Archive for May, 2014

Tuesday, May 27, 2014

Sunburn Relief and Skin Cancer

Dr. Susan Jewell discusses the importance of skin protection from the sun and why to avoid needing sunburn relief in the first place.

Monday, May 19, 2014

A Few Places You May Need Sunburn Relief

file0002054422162If we wear sunscreen, most of us know where to apply it: face, shoulders, back, arms and legs. But there are a few places that dermatologists and doctors see more sun damage than others – and this is because we have some places on our body that we don’t readily realize needs sunscreen (or sunburn relief) just as much as others.

Here are a few places you’ll want to be sure to apply sunscreen (or provide sunburn relief to) this summer:

The Scalp!
This is especially true for bald men, and for men and women with thinning or fine hair. Try a non-greasy sunscreen spray to make application easier. Then rub in.

Top of the Ears!
Don’t forget the top ridges of your ears. The skin is incredibly thin and can burn quite easily. If you’re going to pull your hair back or wear a baseball cap, your ears won’t be protected from the sun’s rays, so be sure to cover them with sunscreen.

Your Lips!
We often don’t think of our lips as needing sun care, but the definitely do and can become burned and chapped quite easily. Some chapsticks and lip balms have UV protection built in, so look for those then apply often because you’ll likely remove it every time you eat or swim.

The Edges of your Clothes!
Sometimes we wear plunging necklines, V-necks, or button downs that expose a large amount of our chest, but we forget that those areas need protection as well. So be sure to cover your throat and chest with a quality sunscreen to avoid odd-looking sunburns and the need for sunburn relief.

Back of Neck!
This is especially true for men and women with short hair because their is nothing to cover this area of skin. When you’re getting ready to head outside for a jog, beach day, boat ride, etc. remember to give some attention and protection to the back of your neck as well.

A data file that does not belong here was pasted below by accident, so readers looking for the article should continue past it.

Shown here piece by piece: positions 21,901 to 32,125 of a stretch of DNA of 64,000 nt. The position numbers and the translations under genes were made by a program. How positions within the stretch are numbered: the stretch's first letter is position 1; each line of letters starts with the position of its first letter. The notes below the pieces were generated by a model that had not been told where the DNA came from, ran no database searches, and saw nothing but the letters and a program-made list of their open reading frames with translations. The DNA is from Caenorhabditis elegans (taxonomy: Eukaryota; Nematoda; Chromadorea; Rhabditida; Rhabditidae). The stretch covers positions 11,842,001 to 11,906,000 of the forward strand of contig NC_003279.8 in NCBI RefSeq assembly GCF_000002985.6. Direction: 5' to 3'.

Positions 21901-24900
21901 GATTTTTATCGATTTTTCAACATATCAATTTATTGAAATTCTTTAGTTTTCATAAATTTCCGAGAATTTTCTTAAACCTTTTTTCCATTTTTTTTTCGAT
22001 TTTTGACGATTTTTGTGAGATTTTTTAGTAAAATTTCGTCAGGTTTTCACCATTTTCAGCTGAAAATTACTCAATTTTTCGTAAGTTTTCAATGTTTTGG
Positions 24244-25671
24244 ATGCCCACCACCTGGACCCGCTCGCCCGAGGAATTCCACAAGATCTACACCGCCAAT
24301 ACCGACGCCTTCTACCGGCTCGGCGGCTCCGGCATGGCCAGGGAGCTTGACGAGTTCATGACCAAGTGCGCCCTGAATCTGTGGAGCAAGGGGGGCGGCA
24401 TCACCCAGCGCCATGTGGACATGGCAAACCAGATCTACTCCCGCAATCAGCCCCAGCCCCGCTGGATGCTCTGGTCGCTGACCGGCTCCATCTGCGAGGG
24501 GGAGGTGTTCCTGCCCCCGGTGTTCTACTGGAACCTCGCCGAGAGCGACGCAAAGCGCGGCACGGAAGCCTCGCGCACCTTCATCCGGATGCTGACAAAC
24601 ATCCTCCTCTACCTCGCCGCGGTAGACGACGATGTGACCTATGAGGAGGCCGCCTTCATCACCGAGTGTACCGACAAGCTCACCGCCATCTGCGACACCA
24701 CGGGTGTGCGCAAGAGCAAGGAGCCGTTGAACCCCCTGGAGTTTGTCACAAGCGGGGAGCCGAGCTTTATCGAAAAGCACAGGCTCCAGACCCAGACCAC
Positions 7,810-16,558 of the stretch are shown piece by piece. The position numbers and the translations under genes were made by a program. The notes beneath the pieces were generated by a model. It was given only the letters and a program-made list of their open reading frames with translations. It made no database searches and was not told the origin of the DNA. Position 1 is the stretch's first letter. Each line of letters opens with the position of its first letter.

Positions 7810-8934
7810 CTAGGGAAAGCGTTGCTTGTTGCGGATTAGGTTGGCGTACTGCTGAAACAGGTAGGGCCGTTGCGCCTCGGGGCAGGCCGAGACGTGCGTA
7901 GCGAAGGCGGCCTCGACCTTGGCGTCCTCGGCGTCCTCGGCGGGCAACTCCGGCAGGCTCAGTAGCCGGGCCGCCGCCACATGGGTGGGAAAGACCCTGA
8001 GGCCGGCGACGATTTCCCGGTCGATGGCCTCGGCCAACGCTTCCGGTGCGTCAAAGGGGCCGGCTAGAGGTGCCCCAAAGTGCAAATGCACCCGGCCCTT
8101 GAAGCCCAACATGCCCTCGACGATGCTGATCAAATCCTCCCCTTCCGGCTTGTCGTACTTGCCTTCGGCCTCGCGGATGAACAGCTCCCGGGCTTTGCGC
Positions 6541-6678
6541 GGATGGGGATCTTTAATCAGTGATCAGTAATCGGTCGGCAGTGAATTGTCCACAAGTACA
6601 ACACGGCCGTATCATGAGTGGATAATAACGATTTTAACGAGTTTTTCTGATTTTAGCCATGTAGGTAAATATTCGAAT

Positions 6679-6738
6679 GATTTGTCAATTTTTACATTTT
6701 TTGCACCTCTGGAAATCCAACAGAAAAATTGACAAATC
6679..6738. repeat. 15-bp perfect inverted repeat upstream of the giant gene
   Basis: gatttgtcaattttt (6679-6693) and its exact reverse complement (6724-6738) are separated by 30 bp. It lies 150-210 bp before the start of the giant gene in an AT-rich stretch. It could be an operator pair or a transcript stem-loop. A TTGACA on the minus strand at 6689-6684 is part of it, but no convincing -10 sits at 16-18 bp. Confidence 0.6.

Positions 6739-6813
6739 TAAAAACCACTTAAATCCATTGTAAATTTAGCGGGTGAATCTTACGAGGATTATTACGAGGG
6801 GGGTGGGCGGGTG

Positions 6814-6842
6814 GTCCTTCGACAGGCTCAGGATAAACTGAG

Back of the Knee!
Many of us apply sunscreen to our calves, knees and thighs, but completely forget about the back of our knees. This is really common if we apply sunscreen while sitting down since our legs are bent. If we do any sunbathing or just warming ourselves belly-down on the warm sand after a swim, the back of our knees are exposed to the sun. Getting a burn behind the knee can make walking quite uncomfortable so this isn’t an area we want to forget.

Back of Hands and Tops of Feet!
These two areas are often forgotten about, which is why we often see older people with age spots on the backs of their hands. This is an area wear sunscreen would easily be washed off quickly, and the same goes for the tops of the feet if someone spends time wading along the shore or in the shallow end of a pool. It’s easy to burn these two areas, so you may need to apply more sunscreen or cover these areas more than you may realize.

Monday, May 12, 2014

Why You Need Sunburn Relief and How To Get It

SONY DSCWe’re gearing up for summer and both children and adults around the country will be unintentionally damaging their skin without meaning to. Hours spent outside without adequate protection will cause the skin to become red and painful to the touch. What is causing this reaction and what can you do for sunburn relief to help reverse both pain and the damage?

Let’s begin with the causes of sunburn: A sunburn is a form of radiation burn from overexposure to ultraviolet (UV) radiation. The UV rays affect the epidermis, or outer layer of skin by contacting the melanin, which can only absorb some of the damaging UV rays. At first, the UV light causes the melanin to react, which is why our skin becomes tan. But further exposure to the radiation affects deeper layers of cells in the epidermis and causes damage. This is what causes a burn.

Once this kind of a burn occurs, the burnt layer of skin cells becomes red, hot and may blister. These cells are dying off and our immune system reacts by sending more blood flow to the area. Additionally, the damaged cells also send out chemicals that cause our nerve endings to be more sensitive and to feel painful to the touch.

After layers of skin cells have died in this way, the skin will peel away with the loss of moisture. And the new skin cells that begin to grow underneath need extra protection because they are very sensitive and vulnerable to UV rays.

Did You Know?
• You can still get a sunburn even when it’s cloudy. Up to 90% of UV light rays pass through clouds.

• It can take than 15 minutes for sun damage to occur in the skin.